#1
Hey everyone,

Firstly, I want to say that I'm not sure if this is the correct area to post this, but I feel like it matches the best. Anyways, I've been playing guitar for like 7-8 years now (both electric and acoustic). When I first started, I took like 4 lessons, and then just started learning things on my own. Although, for a while I've felt like I've been pretty stagnant. So, I started expanding my playing into other genres and learning a lot of the technical stuff that I skipped, as well as some new techniques.

I'm finding two potential problems, that I'm wondering if anyone can offer some advice on. The first has to do with strengthening my fretting hand (as in, the skin). When I first started (up until relatively recently), I took guitar playing as a very casual thing. So, I'd play for a little bit here and a little bit there, sometimes with weeks in between (depending on how busy I was), and sometimes for just a short moment (once again, depending on how busy I was). In my mind, then, it made sense why my hand wasn't very strong. I wasn't playing frequently enough, I thought. Except, within the past 6 months or so (maybe more) I've been making an effort to play a lot more, and for longer periods of time. The issue I'm having is, my hand isn't strengthening. It's not that big of a deal, overall, but it can cause issues when I'm playing (like not being able to hear a note clearly), which is bothering me.

The second issue is barre chords. In terms of technique, I appear to be doing fine. At least, I think, because I'm able to do them from the 4th string downwards. Although, I think my hands are actually too small to do anything involving the 5th or 6th string. A lot of the songs I played before never really needed barre chords, and if they did, there was a good substitute available. However, with the type of music I'm trying to play now, it's hard to ignore it any longer. It's not really an issue of flexibility. After playing guitar for so long (even if it was previously very casual), my hand has gotten used to weird shapes and things like that. It's literally just a problem of reaching, and the fact that the bottom joints on my fingers touch the 1st string whenever I try to do a barre chord with the 5th or 6th strings. I'm not sure if there's a technique around this, if anyone knows of one (i.e I'm still open to the possibility that it's a technique-related issue). Otherwise, I would assume a new guitar would be needed. And if so, what kind would be suitable? A Folk or a Parlour, or something along those lines? I'm using a Jumbo right now. (If we're talking acoustic)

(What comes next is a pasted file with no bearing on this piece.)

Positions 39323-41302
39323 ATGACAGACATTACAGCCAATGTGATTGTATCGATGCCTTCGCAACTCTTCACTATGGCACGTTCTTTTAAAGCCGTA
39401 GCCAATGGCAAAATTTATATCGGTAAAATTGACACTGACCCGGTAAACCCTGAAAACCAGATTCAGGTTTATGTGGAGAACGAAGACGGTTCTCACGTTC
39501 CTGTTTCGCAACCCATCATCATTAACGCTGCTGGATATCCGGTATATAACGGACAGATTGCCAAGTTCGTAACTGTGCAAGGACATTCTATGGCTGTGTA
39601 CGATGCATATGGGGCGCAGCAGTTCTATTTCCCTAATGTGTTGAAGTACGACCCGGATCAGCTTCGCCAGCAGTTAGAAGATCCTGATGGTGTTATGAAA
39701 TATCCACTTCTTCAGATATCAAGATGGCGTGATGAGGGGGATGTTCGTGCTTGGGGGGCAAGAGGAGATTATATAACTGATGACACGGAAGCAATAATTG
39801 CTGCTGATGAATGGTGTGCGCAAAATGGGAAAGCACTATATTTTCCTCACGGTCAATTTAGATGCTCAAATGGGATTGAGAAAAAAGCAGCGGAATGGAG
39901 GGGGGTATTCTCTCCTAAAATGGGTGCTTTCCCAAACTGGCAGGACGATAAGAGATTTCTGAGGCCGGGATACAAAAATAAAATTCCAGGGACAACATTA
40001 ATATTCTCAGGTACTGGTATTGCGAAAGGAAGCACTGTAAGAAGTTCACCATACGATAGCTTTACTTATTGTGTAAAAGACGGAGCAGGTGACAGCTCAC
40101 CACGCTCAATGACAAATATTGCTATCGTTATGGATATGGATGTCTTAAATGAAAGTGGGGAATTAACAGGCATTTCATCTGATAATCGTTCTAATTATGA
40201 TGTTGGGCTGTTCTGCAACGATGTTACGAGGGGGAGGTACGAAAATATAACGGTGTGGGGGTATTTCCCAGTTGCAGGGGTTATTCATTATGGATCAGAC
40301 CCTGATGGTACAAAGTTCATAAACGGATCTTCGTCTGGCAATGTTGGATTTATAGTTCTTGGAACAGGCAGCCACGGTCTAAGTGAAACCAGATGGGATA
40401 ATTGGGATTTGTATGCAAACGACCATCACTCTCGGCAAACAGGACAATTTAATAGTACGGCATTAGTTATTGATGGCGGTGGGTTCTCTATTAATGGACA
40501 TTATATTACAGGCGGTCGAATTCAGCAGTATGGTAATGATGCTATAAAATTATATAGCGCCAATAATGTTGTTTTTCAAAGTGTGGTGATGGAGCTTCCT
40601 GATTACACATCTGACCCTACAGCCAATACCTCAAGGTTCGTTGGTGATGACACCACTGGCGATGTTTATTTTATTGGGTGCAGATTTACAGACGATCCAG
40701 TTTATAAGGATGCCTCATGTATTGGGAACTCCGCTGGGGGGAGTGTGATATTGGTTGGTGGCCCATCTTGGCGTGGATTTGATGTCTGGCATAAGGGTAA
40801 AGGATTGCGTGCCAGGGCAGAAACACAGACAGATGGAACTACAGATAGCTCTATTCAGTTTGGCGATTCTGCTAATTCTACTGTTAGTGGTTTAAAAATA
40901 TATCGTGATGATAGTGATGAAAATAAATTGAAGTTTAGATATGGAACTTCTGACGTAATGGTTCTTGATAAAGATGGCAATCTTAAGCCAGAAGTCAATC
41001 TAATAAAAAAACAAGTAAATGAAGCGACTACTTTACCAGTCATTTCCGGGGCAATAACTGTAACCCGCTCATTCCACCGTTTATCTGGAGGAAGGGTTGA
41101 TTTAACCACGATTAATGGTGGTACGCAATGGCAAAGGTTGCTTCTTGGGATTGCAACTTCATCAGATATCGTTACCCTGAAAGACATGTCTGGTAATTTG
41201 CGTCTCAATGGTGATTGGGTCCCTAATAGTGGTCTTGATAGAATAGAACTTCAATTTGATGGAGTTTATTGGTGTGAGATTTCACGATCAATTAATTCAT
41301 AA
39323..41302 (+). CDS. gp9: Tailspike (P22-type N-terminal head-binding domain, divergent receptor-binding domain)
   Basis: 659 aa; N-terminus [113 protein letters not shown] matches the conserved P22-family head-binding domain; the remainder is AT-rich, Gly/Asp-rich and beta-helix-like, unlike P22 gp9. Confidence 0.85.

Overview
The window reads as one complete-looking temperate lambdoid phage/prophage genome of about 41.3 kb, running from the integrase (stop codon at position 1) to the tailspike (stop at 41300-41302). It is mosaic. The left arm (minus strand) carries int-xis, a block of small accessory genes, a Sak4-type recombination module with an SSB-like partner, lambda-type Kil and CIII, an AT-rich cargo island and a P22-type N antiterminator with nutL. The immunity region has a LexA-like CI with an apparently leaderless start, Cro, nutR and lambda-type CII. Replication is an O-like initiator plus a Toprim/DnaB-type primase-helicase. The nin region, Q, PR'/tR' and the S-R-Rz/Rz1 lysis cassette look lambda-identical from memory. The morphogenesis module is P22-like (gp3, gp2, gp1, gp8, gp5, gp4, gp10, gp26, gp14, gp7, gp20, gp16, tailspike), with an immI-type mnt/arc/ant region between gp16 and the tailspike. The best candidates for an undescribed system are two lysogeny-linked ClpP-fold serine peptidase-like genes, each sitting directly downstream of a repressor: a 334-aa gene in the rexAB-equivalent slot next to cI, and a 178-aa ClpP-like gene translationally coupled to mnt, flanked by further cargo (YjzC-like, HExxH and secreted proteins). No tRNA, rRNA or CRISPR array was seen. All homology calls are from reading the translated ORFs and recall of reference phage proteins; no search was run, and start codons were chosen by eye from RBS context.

Anyways, I'd like to thank everyone in advance!
#2
New guitarists go through a finger tip soreness period that just needs to be tolerated until the finger tips toughen up, and hand and finger strength and coordination improves, etc. Usually the finger tip soreness fades away after one or two months if one plays almost daily for even just 20 minutes a day... but one has to go through the whole process to get through it. Shorter more frequent playing sessions is probably better than longer more infrequent sessions, and I would not recommend more than 30 minutes of continuous playing in a sitting in the first few months.

Initially new players may develop callused finger tips, but with long term time on the instrument (years) even those go away and the tips just get firmer, more dense, more insensitive to any discomfort, but actually appear to look identical to those of the other hand. Part of this comes from learning that less pressure is needed to play than thought in the beginning and some additional attention to the mechanics (ensuring that the tips finger the notes by placement immediately behind and slightly on the frets, for example).

On the barre chords, two things come to mind right away... how you are orienting your index and third finger.